From there, the words flowed. “I would write whenever I was with my laptop and had a free moment: in mornings, in evenings, in gaps between cases,” said Novak, who also blogs about anesthesia topics. “I don’t sleep much.”

After finishing the manuscript — one year to write, another to edit — came the challenge of finding a publisher. “In anesthesia, I’m an expert,” Novak said. “In the literary world, I’m an unknown.” After 207 responses of “no, thanks” or no answer at all, he landed an agent. Two months later, she informed him that Pegasus Books had bought his debut novel.

“I started crying,” Novak admits. “I have a third grader and at the time the big word the class was learning was ‘perseverance.’ That was it exactly.”

Dr. Joseph Andresen, Editor, Santa Clara County Medical Association Medical Bulletin, from the January/February 2015 issue:


This past month, Dr. Rick Novak handed me a hardbound copy of his debut novel The Doctor and Mr. Dylan. Rick and I go way back. It was my first week of residency at Stanford when we first met. A newcomer to the operating room, all the smells and sounds were foreign to me despite my previous three years in the hospital as an internal medicine resident. Rick, a soft spoken Minnesotan at heart, in his second year of residency, took me under his wing and guided me through those first few bewildering months, sharing his experience and wisdom freely.

Fast-forward 30 years later. Dr. Rick Novak, a novel and mystery author? This was new to me as I sat down and opened the first page of The Doctor and Mr. Dylan. I have to admit that I didn’t know what to expect. Few books highlight a physician/anesthesiologist as a protagonist, and few books feature a SCCMA member as a physician/author. However, a medical-mystery theme novel wasn’t at the top of my must read list. With my 50-hour workweek, living and breathing medicine, imagining more emotional stress and drama was the furthest thing from my mind. However, three days later, as I turned the last page, and read the last few words. “life is a series of choices. I stuck my forefinger into the crook of the steering wheel, spun it hard to the left and …” This completed my 72-hour journey of and free moments I had, completely immersed in this story of life’s disappointments, human imperfections, and simple joys.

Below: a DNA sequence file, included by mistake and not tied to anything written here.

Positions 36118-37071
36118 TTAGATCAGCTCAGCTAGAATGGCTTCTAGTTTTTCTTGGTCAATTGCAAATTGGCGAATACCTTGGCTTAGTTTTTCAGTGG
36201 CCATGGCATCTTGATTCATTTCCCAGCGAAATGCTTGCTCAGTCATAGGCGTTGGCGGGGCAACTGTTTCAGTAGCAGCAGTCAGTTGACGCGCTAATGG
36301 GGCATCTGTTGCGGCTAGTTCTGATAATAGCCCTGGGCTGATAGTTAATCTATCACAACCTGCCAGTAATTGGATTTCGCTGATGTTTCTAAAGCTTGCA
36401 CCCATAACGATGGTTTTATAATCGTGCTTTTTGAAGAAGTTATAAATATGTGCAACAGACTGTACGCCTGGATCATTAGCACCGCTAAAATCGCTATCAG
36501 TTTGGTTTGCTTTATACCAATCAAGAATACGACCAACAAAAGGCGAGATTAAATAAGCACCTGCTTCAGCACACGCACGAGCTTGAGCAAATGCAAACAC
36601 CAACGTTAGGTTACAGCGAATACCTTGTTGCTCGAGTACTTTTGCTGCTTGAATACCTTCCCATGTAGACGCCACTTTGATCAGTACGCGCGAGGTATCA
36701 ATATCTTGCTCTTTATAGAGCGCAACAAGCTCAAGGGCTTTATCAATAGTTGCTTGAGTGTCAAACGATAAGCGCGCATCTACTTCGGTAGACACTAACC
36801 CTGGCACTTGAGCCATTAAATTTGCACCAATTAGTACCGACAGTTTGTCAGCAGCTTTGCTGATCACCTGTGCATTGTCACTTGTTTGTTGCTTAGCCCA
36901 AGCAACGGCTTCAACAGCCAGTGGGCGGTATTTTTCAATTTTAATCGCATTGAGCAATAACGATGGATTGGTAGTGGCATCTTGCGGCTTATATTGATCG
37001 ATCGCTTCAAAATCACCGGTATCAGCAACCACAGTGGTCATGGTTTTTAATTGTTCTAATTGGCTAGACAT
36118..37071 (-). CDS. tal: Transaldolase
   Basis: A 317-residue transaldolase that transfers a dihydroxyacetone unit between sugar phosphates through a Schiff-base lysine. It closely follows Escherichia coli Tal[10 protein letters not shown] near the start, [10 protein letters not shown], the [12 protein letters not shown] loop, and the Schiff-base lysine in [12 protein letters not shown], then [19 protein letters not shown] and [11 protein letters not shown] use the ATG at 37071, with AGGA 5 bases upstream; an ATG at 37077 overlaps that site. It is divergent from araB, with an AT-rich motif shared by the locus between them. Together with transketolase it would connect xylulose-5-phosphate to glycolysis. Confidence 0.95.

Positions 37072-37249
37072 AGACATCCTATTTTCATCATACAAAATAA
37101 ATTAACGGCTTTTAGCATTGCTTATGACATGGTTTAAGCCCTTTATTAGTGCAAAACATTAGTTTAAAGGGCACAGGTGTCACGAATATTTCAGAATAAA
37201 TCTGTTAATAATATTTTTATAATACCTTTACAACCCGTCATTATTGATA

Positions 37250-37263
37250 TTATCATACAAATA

Rick, I can’t wait for your next book. Bravo!

Hibbingite writes twisted medical tale

HIBBING — Readers who are looking for a whodunit that will keep them up all night are in for a treat.

Hibbing native Rick Novak recently released his first book “The Doctor and Mr. Dylan,” a fiction set in Hibbing that merges anesthesia complications, a tumultuous marriage and the legend of Bob Dylan.

“The dialogue is sometimes funny, and there are lots of plot twists,” he said.

Novak said the book will not only entertain readers, but teach them about anesthesiology, Dylanology, the stressful race for elite college admission, and life on the Iron Range.

“The book is very conversational and streamlined,” he said. “I try to write as one would tell a story out loud.”

Novak said “The Doctor and Mr. Dylan” took him three years to perfect. He is currently working on his second book.

5.0 out of 5 stars I Sense We Have Another F.Scott Fitzgerald Emerging on the Literary Scene, December 1, 2014
Deann Brady (Sunnyvale, CA USA) – See all my reviews
I found Rick Novak’s first novel, “The Doctor and Mr. Dylan,” a most exciting combination of biting sarcasm, mystery and daily activity spun with fresh new phrases that made me turn my ear back to listen to the literary cadence of his words again and again even though, on the other hand, I was anxious to turn the pages to see what would happen next. His brilliant handling of scenes is reminiscent of The Great Gatsby by F. Scott Fitzgerald. A compelling read!Deany Brady, author of “An Appalachian Childhood”


allan mishra

This review is from: The Doctor and Mr. Dylan (Kindle Edition)

Just finished Dr. Novak’s delightful novel. I sincerely enjoyed his honest take about the pressures and values that exist within California’s Silicon Valley. He also brought the North Country of Minnesota to life with memorable characters and a twisting, addictive plot. Buried beneath the fun and funny story is a deeper message about how to best care for your kids, your relationships and yourself. Very well written and highly recommended.

Learn more about Rick Novak’s fiction writing at rick by clicking on the picture below: